“Liksom is a master of controlled exaggeration. With a couple of carefully chosen brushstrokes, a mini-story, she is able to conjure up an entire human destiny.”
The Winnipeg Reviews (US)

“[Liksom’s] rapturous descriptions, filled with minutely observed details, mix together the beautiful and the banal, the ugly and the sublime. They are shot through with a sense of loss, and yet always seem to contain a hopeful motion.”
The Rumpus (US)

Compartment No. 6 unfolds like a poem. . . . A lingering sense of the landscape and enduring survival remains.”
Star Tribune, Minneapolis (US)

“Brilliant and politically charged. […] Compartment No. 6 flows at a balladic clip, a political commentary to be endured, savored, and never forgotten.”
Malibu Magazine (US)

“[Compartment No. 6 is] a book to be read slowly, savoring the writing. The author gives us striking characters and vivid descriptions of early spring in what was the Soviet Union.”
Pioneer Press (US)

“A wonderful novel.”
Neue Zürcher Zeitung (CH)

“Rosa Liksom moves deftly between a myriad of subplots as they unfold in tandem to the novel’s central theme, in this way creating a powerful impression of the many torments that have shaped the destiny of the Russian people. Within the flowing descriptions each story lies enclosed within the next much as with Russian dolls, and the least is the most touching of all.”
La Liberté Suisse (FR)

“The literary composition alone is worth the money, the melodic, rhythmic language, compressed, poetical and replete with fragrance and color sensations. […] The girl and the man, this unlikely couple, accompany one another at the close across the plains as if progressing through a film by Andrej Tarkovskij.”
Svenska Dagbladet (SE)

“We’re very fond of Rosa Liksom’s multitalented authorship. The skillful jumps between jovial burlesque and a state of sedate melancholy. […] The people that don’t really fit in anywhere, which she depicts with such warmth, and humor.”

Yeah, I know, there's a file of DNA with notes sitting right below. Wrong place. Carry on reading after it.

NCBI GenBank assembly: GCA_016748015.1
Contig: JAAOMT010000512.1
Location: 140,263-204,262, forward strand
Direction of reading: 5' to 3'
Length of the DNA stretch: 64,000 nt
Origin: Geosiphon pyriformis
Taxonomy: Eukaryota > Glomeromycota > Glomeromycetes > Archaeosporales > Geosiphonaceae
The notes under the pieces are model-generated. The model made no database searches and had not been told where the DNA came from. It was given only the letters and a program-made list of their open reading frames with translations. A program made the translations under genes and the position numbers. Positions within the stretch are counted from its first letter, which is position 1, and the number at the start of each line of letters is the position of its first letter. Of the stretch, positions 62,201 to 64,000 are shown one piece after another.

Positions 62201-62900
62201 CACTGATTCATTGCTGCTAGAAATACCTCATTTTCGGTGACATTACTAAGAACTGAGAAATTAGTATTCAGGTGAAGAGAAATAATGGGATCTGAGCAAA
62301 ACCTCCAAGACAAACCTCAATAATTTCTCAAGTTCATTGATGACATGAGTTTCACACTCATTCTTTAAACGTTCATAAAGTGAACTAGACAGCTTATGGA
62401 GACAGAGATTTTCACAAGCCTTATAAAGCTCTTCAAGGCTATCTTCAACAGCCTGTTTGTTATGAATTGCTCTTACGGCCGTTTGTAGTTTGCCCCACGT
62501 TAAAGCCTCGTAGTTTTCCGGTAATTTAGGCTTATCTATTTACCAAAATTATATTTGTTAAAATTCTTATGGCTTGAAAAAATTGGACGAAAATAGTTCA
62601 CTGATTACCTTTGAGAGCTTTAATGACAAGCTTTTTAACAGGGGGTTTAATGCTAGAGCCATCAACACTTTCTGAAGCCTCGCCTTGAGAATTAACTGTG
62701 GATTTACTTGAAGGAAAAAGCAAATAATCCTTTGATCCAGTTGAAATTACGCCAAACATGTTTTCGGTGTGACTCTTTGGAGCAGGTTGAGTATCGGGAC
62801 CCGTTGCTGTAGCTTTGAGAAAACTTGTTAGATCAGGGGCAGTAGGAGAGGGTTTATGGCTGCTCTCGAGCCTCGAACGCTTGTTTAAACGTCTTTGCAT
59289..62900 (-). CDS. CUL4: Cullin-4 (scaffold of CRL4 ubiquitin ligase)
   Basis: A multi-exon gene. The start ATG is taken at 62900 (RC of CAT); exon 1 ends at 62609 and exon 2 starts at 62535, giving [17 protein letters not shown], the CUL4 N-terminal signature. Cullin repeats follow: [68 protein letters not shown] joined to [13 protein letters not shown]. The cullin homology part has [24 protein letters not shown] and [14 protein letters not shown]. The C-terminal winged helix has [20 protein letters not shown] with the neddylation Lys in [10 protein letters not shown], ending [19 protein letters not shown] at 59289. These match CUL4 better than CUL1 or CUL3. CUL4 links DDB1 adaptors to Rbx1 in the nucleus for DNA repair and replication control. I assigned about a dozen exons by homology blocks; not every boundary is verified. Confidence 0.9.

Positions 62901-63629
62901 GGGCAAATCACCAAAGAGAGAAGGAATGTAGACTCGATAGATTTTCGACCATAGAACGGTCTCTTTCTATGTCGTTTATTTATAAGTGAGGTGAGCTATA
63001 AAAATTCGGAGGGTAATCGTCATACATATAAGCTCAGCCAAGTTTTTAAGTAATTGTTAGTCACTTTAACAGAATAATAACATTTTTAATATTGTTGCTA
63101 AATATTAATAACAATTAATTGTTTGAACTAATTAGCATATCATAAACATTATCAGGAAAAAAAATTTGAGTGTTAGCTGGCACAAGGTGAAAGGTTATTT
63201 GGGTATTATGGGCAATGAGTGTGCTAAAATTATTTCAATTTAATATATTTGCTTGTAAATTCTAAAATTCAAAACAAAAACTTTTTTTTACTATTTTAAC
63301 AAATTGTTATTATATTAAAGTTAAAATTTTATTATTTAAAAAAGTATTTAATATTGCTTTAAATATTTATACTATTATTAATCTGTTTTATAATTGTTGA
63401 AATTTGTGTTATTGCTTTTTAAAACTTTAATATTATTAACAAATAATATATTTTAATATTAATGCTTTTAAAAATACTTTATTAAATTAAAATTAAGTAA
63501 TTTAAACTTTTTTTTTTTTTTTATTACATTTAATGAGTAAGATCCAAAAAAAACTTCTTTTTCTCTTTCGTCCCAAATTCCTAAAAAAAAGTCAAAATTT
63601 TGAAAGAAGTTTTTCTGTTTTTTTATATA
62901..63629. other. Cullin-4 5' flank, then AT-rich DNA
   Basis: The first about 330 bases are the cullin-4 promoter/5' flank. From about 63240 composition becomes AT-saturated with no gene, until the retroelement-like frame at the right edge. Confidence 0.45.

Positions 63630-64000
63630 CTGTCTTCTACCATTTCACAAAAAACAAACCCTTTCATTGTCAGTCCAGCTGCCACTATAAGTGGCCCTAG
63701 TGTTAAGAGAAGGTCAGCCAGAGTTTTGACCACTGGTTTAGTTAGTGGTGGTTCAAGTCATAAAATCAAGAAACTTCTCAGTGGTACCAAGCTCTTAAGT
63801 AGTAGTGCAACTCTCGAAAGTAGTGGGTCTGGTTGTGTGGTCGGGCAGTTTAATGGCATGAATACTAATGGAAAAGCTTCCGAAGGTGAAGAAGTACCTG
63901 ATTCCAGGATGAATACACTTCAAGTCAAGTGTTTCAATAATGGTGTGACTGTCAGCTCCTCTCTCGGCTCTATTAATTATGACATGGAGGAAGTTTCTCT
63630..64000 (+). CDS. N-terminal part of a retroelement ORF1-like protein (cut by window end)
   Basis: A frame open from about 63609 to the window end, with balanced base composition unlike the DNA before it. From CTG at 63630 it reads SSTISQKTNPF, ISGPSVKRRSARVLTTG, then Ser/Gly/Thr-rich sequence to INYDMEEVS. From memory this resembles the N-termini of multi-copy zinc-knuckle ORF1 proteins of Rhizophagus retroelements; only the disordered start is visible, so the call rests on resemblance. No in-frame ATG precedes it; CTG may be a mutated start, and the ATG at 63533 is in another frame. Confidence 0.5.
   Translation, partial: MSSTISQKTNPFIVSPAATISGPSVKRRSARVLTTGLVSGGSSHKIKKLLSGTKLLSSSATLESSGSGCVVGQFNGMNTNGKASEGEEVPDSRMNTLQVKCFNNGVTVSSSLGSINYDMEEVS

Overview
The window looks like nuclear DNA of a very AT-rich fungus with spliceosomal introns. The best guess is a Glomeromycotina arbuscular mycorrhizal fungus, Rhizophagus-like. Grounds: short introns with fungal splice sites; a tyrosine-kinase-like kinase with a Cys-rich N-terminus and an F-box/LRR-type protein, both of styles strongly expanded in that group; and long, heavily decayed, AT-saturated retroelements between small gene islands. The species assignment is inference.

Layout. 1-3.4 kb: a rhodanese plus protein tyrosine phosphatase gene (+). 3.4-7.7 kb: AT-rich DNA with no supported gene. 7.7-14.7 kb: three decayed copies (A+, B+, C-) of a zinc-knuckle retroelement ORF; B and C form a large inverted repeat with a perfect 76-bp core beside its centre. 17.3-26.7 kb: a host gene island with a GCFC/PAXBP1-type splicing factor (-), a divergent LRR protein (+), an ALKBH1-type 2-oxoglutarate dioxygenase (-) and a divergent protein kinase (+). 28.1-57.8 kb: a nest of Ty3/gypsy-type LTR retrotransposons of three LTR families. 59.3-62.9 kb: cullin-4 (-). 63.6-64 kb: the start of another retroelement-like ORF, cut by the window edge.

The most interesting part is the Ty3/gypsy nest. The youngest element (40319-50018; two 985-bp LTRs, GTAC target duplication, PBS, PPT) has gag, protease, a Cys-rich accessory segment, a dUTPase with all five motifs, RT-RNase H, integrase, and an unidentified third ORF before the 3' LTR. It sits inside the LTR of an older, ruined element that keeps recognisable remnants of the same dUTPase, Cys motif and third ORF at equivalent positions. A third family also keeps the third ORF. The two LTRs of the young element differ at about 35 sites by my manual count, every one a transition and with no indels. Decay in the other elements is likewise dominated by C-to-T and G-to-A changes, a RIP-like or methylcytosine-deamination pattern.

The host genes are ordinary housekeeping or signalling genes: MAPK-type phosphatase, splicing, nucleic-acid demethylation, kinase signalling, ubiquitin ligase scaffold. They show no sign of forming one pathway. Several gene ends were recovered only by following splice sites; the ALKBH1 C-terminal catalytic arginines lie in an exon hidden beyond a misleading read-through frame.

Vi Läser (SE)

“The novel is a pitch black accordion were every fold holds a tragicomic history. It drips with people’s destinies and crestfallen conversations. From this appear the counters of a country, a people and a time – so powerful that you believe you can hear and see it with your own eyes.”
Kulturnytt (SE)

“The outcome is both atmospheric and beautiful, an elegy to the Soviet Union and its people, the land where ‘unhappiness is perceived as happiness.”
Helsingborgs Dagblad (SE)

“All this black as night misery and despair are elevated by the writer into literature. She achieves this by means of the girl’s acute observations and sensitivity and the man’s luxuriating exaggeration and burlesque vehemence. […] The entire text is saturated with marked sensuality: the taste of buckwheat porridge, beetroots and rancid fat. And the human smells of sweat, fusel alcohol and poverty. […] And thus Compartment No 6 becomes a remarkable little book.”
Göteborgs-Posten (SE)

“The wild stories of the rough fellow passenger make this journey increasingly absurd, giddying and captivating. […] It is a stroke of genius to describe a country and give form to one’s mixed feelings for it through such a figure. To me, he is the incarnation of the human factor, which means that reason can never prevail, neither in planned nor in Capitalist economies.”
Aftonbladet (SE)

“The most fascinating thing about this short novel is Rosa Liksom’s masterly ability to visualize life and landscape. She is an artist, after all, and the imagery in the book is often very surprising and always loaded with meaning.”
Hufvudstadsbladet (FI)